6 BlogHers' Olympic Memories: Jenner, Shag Carpeting & 1984

BlogHer Original Post

Did you love to watch the Olympics as a kid? I really started watching during the 1984 Olympics, when I was in fourth grade. I still remember my mom letting my sister and me watch them over dinner while eating on TV trays, which I thought was the Best.Thing.Ever. We talked to six bloggers and asked about their Olympics memories. Check it out!

Jory des Jardins

1984 was an interesting year for me: I was 12 years old that summer and hugely interested in sports. But this summer was a bit different: Sure, I enjoyed watching the pure physicality of the swimmers, divers, gymnasts, and triathaloners, but, I had to admit to my soon-to-be-pubescent self, some of the guys were kind of hot. I had to go to the movie theater to see Jake Ryan, but for two weeks every day I could tune in to see the men's gynmastics team (Bart, Mitch, Peter, Tim ... sigh). The Olympics were on all the time in my house, and every day a new, unfolding drama came with it. Would Mary Lou nail the gold? Would the women's team beat the Romanians?

I recalled the opening ceremony in Los Angeles, which featured an ungodly amount of excess -- something like 80 white grand pianos in one performance -- and thought to myself, "Yup, that's life in America. Anything is possible." Sure, we'd get shellacked in later games; our image as a superpower would tarnish in the wake of a recession, but for a 12-year-old girl it was a send-off to big dreams -- of winning gold. I started practicing my handstands and back walk-overs in the yard. Mary Lou was sixteen years old. I had some time, and a lot of catching up to do. -- Jory des Jardins, co-founder of BlogHer and blogger at From Here to Autonomy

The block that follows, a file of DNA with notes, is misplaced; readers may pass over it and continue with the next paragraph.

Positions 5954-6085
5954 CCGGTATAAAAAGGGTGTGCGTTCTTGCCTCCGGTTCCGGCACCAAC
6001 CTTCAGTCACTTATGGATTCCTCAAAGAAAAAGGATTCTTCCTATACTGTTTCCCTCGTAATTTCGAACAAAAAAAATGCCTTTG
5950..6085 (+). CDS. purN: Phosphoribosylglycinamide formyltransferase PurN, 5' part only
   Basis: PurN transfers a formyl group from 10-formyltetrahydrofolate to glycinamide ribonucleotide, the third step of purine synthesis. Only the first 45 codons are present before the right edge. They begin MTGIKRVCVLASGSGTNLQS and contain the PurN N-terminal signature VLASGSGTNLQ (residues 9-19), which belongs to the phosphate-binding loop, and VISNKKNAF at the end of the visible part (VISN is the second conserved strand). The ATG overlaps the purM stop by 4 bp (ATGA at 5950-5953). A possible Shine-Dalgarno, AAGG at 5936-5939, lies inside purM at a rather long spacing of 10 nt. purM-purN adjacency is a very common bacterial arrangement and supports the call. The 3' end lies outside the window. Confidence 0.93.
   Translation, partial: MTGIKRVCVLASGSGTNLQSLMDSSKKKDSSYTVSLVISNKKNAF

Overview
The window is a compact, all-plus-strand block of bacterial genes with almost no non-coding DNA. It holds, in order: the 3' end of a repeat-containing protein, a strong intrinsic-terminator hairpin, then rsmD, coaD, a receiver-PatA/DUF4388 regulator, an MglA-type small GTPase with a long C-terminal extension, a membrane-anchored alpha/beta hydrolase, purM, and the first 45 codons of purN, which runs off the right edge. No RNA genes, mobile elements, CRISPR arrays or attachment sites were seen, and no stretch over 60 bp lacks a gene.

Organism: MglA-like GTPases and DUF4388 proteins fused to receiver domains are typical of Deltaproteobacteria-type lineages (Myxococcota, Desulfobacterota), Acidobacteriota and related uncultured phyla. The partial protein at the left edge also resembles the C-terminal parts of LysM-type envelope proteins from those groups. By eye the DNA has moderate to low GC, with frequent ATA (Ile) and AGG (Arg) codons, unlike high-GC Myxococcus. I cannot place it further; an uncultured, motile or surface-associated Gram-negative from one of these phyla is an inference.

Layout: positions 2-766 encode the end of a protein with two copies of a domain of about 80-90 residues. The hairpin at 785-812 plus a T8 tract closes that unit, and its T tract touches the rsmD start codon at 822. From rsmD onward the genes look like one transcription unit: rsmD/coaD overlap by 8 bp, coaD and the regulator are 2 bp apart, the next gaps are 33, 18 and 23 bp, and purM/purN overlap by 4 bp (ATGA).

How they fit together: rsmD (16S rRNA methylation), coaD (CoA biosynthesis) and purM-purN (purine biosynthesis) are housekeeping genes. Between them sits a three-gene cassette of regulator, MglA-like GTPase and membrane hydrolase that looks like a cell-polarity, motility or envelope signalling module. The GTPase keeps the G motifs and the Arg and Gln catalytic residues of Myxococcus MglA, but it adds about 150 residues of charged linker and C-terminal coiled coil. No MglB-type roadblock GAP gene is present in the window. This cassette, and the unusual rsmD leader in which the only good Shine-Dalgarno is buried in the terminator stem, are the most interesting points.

Jory des Jardins

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Una LaMarche

During the 1996 Summer Olympics, I was in Paris on a National Lampoon-like European vacation with my family. The only problem was that I was sixteen and my sister was ten, which added up to many nights spent babysitting while my parents had romantic dinners. They saw the Eiffel Tower; we watched the television in our hotel room, which only had two stations of interest to us: the Olympics and Alf dubbed over in French. That was the year Marie-José Pérec won the 200- and 400-meter dash, and I'll never forget the cheering outside on the streets of Paris while my sister and I ate room service pommel frites. (Well, that and Mr. Tanner's beautiful Gallic baritone. It made him sound very sexy.) -- Una LaMarche, The Sassy Curmudgeon

Una LaMarche

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Karen Ballum

Our family's television was rarely tuned into sports growing up, but that all changed in Olympic years. From ice-skating to hockey to gymnastics to boxing -- we watched it all. Of course, we always cheered for our Canadian athletes and I remember watching on the edge of my seat whenever our Olympic teams had a shot at a medal. Who can forget the 1988 Battle of the Brians in Calgary? And I don't think it's any surprise that following Carolyn Waldo's performance that same year in Seoul, we saw synchronized swimming suddenly become very popular in my small town. Even when we were very young, watching the Olympics made us feel like we were not only watching history but being part of it. - Karen Ballum, Sassymonkey Reads